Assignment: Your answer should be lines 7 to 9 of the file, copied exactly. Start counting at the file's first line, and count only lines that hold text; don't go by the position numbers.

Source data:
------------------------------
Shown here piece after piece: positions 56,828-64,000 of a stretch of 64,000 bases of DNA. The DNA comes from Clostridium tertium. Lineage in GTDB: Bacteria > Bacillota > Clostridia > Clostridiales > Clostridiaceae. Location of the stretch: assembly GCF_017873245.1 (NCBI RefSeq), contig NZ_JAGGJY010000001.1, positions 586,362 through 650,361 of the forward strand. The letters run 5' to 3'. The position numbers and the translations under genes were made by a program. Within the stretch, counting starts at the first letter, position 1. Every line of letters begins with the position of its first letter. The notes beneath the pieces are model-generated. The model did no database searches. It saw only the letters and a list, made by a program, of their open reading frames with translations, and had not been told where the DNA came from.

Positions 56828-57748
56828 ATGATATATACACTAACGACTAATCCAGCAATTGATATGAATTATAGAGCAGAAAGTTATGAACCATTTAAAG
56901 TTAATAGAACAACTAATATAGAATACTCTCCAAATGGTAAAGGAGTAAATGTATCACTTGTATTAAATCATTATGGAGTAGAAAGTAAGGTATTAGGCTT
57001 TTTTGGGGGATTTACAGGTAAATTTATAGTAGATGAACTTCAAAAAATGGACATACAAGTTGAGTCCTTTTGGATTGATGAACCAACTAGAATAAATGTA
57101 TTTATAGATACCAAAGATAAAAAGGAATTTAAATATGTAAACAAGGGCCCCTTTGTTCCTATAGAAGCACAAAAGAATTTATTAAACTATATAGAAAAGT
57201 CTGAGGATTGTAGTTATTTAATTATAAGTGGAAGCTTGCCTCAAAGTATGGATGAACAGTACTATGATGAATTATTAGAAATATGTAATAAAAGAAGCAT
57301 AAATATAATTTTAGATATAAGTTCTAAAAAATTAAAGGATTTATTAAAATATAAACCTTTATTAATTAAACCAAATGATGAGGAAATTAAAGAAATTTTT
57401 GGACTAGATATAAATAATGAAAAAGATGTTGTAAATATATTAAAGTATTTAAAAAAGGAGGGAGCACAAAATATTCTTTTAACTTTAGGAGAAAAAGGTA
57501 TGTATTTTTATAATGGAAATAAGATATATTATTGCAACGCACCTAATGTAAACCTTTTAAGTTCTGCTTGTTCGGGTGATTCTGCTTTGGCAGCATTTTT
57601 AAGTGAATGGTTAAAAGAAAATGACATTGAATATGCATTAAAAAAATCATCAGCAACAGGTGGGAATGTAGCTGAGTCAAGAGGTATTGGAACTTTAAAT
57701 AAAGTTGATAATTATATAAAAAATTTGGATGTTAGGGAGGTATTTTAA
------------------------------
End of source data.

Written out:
57201 CTGAGGATTGTAGTTATTTAATTATAAGTGGAAGCTTGCCTCAAAGTATGGATGAACAGTACTATGATGAATTATTAGAAATATGTAATAAAAGAAGCAT
57301 AAATATAATTTTAGATATAAGTTCTAAAAAATTAAAGGATTTATTAAAATATAAACCTTTATTAATTAAACCAAATGATGAGGAAATTAAAGAAATTTTT
57401 GGACTAGATATAAATAATGAAAAAGATGTTGTAAATATATTAAAGTATTTAAAAAAGGAGGGAGCACAAAATATTCTTTTAACTTTAGGAGAAAAAGGTA